Crisis sparks surge in first-time gun buyers



ELLSWORTH — It’s not quite as busy as the period surrounding the 2016 election, but local gun stores have seen a surge in first-time buyers, many motivated by fears that law and order will break down in the face of coronavirus.

“Last week was just a phenomenal week,” said Jason York, manager at Willey’s Sport Center in Ellsworth.

“Fully 25 to 30 percent were new buyers who had never had a gun,” said York.

The store had a run on ammunition (buckshot and 9-millimeter shells), handguns and shotguns, said York. “Everything’s backed up a couple of weeks. It’s nationwide.”

York said he deals with a dozen different suppliers, all of whom have backlogs of several weeks. “You almost can’t go online and order a gun right now … I’m getting stuff today that I ordered 10 days ago. Normally it comes in two days.”

Brian Stan, owner of Poseidon Firearms in Lamoine, said he’s also seen an increase in the number of first-time buyers. Stan, who once ran a hunting and fishing store in Lamoine, now operates as the go-between when buyers purchase a firearm online, conducting background checks and keeping a record of purchasers.

“Whenever anything happens in politics or society, it drives people to the gun stores,” said Stan. “Fear, you know. People are afraid. It gives people a little security to have something, even if they’ll never use it. It’s a Band-Aid for their conscience.”

Background checks through the FBI were up 36 percent in February compared to the same month last year, according to a federal database. The agency processed 2.8 million checks last month, compared to 2 million in February of last year. That’s the largest month-to-month jump since 2016. Not all gun buyers are required to go through a background check, however, so those numbers do not necessarily reflect the number of firearms bought and sold.

Stan said he’s been processing an increased number of licenses for tactical, AR-style firearms. “Pretty much anything that’s a military style gun that’ll shoot fast,” he said. “People’s perception of that is that if the military uses it to great effectiveness it’s got to be the best. A gun is a gun. There are a lot of hunting guns that are more powerful and more deadly than military guns.”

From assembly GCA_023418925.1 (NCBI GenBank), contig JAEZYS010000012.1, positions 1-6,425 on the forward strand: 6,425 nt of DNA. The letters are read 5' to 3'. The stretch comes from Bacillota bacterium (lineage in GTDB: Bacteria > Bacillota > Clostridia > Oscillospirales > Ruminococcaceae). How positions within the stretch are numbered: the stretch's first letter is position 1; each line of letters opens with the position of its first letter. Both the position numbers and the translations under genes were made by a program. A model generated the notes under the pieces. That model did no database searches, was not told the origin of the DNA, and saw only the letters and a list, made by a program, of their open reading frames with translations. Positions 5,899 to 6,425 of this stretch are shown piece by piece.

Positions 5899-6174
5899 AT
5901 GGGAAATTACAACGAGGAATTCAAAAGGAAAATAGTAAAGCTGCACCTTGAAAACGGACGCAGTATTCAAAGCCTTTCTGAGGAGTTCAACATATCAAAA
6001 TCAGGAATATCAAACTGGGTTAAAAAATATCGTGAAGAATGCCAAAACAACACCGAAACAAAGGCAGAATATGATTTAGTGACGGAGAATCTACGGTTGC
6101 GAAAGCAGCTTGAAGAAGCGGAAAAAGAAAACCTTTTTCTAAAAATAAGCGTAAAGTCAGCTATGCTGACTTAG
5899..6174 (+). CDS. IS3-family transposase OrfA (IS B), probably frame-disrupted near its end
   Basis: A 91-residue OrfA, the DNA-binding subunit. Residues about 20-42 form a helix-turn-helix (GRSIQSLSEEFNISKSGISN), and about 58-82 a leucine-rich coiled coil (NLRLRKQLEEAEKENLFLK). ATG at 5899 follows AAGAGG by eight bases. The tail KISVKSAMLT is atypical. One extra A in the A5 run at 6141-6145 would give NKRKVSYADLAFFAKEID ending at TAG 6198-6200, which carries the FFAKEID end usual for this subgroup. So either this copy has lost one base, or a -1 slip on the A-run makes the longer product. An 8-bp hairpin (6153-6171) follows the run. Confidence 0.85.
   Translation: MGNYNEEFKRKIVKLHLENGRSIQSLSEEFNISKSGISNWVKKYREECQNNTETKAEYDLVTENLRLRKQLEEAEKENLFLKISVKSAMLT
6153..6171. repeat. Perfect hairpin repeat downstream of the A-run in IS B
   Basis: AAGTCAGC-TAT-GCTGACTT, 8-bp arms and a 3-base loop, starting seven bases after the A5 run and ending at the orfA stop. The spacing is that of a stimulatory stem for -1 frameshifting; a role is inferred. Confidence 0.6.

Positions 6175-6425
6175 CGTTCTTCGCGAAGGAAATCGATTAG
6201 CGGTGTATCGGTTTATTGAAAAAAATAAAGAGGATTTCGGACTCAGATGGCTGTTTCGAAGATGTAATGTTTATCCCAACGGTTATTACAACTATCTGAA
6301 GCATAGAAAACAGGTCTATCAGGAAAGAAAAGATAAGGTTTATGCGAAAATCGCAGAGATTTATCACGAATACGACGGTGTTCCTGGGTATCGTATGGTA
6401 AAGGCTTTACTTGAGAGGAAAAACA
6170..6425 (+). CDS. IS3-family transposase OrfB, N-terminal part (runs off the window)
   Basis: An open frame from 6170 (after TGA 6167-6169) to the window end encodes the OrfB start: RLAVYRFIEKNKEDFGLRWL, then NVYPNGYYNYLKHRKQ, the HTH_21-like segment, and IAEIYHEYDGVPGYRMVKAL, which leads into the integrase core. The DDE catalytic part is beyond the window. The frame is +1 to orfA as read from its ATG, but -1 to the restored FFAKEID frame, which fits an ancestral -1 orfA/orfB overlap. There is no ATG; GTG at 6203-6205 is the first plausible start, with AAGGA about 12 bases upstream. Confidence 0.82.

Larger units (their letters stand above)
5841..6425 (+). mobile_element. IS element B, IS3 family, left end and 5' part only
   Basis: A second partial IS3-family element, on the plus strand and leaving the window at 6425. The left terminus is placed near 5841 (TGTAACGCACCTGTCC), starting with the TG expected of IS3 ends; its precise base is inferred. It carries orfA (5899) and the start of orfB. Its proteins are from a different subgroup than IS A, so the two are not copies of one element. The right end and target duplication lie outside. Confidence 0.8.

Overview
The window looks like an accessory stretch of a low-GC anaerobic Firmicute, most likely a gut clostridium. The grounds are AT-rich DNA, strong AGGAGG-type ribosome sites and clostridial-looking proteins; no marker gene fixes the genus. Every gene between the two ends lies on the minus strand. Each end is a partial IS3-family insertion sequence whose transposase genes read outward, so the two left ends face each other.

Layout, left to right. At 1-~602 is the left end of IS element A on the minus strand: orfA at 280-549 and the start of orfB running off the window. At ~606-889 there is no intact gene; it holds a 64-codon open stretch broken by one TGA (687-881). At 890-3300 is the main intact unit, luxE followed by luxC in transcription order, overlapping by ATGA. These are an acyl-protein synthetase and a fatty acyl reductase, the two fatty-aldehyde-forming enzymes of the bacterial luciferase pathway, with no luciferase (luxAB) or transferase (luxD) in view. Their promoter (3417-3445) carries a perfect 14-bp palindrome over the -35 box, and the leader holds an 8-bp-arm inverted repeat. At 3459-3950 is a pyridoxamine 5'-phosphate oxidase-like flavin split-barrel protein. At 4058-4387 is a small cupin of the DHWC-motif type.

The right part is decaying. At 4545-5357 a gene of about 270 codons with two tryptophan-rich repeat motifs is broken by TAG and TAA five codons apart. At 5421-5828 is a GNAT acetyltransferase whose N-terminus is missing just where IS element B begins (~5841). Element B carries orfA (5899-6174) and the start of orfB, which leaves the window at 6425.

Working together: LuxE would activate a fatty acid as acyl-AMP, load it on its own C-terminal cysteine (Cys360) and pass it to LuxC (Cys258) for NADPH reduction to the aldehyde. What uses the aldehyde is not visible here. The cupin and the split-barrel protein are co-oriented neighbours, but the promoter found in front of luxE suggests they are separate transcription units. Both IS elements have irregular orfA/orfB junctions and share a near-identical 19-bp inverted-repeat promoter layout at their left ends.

He said the run on gun shops happens roughly “every year and a half,” whenever there are shifts in politics, the economy, or if politicians begin discussing gun control after mass shootings. This time around is dramatic, said Stan, but he hasn’t seen quite the same surge he saw around the 2016 election, which he said persisted for months.

“This is a huge industry. It’s like the milk industry. If somebody came along and said we’re going to ban the sale of everything except whole milk, vitamin D, it would create a panic.”

Stan said first-time buyers are not required to take any courses in Maine, although many safety courses are available around the state.

“Every gun has a little warning on it: ‘Read the owner’s manual before operation,’” Stan said. “But a lot of common sense is necessary with anything. It’s like driving a car.”

Kate Cough

Kate Cough

Kate covers the city of Ellsworth, including the Ellsworth School Department and the city police beat, as well as the towns of Amherst, Aurora, Eastbrook, Great Pond, Mariaville, Osborn, Otis and Waltham. She lives in Bar Harbor and welcomes story tips and ideas. She can be reached at [email protected]
Kate Cough

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